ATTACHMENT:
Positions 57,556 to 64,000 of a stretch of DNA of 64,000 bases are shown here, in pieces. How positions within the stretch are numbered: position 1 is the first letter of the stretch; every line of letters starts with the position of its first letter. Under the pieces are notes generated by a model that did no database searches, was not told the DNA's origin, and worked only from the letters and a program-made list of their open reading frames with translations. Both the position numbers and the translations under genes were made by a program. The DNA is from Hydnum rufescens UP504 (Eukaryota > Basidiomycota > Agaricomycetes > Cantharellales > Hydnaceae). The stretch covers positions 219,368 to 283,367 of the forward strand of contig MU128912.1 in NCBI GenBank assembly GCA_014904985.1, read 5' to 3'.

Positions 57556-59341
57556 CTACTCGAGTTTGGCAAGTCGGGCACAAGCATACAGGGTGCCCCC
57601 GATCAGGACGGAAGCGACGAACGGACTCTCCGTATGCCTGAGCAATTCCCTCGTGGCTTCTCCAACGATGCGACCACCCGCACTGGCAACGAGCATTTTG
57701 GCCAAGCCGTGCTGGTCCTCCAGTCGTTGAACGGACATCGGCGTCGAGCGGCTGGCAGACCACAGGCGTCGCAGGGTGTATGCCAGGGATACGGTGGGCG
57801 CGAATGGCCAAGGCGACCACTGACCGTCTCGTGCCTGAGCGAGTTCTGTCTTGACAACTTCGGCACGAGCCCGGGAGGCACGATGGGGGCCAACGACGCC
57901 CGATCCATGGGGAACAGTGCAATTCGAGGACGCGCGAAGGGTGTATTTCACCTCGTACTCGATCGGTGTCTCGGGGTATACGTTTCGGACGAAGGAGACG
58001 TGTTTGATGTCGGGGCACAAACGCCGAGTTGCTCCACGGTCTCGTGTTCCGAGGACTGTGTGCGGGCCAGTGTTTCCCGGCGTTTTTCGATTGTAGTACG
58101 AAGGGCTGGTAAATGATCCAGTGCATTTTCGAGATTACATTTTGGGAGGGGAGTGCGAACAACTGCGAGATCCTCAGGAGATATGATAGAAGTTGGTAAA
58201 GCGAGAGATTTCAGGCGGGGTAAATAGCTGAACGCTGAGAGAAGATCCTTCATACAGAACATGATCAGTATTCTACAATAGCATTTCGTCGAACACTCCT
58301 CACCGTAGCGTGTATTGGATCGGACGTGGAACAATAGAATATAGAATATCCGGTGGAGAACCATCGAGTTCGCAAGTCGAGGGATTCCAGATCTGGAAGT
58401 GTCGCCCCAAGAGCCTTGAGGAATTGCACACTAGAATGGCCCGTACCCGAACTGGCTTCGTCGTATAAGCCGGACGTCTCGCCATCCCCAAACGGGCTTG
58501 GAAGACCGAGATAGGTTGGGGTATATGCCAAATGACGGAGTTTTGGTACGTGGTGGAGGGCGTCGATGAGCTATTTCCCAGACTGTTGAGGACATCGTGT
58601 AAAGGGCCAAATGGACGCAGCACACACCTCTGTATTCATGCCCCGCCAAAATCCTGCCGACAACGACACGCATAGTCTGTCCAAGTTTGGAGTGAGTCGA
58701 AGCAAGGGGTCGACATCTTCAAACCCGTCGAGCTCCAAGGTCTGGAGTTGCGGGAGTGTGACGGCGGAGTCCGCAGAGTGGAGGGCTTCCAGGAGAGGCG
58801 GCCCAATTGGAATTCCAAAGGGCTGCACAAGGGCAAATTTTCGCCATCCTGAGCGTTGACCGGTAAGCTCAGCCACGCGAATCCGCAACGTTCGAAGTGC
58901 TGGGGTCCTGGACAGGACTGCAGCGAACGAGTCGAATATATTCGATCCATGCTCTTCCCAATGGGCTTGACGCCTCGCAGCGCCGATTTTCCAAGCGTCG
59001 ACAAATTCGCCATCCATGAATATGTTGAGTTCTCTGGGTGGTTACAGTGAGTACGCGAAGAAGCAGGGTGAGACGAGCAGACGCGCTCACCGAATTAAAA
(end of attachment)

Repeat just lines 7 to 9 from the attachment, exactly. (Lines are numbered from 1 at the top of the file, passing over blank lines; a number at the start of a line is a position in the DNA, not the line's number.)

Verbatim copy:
57901 CGATCCATGGGGAACAGTGCAATTCGAGGACGCGCGAAGGGTGTATTTCACCTCGTACTCGATCGGTGTCTCGGGGTATACGTTTCGGACGAAGGAGACG
58001 TGTTTGATGTCGGGGCACAAACGCCGAGTTGCTCCACGGTCTCGTGTTCCGAGGACTGTGTGCGGGCCAGTGTTTCCCGGCGTTTTTCGATTGTAGTACG
58101 AAGGGCTGGTAAATGATCCAGTGCATTTTCGAGATTACATTTTGGGAGGGGAGTGCGAACAACTGCGAGATCCTCAGGAGATATGATAGAAGTTGGTAAA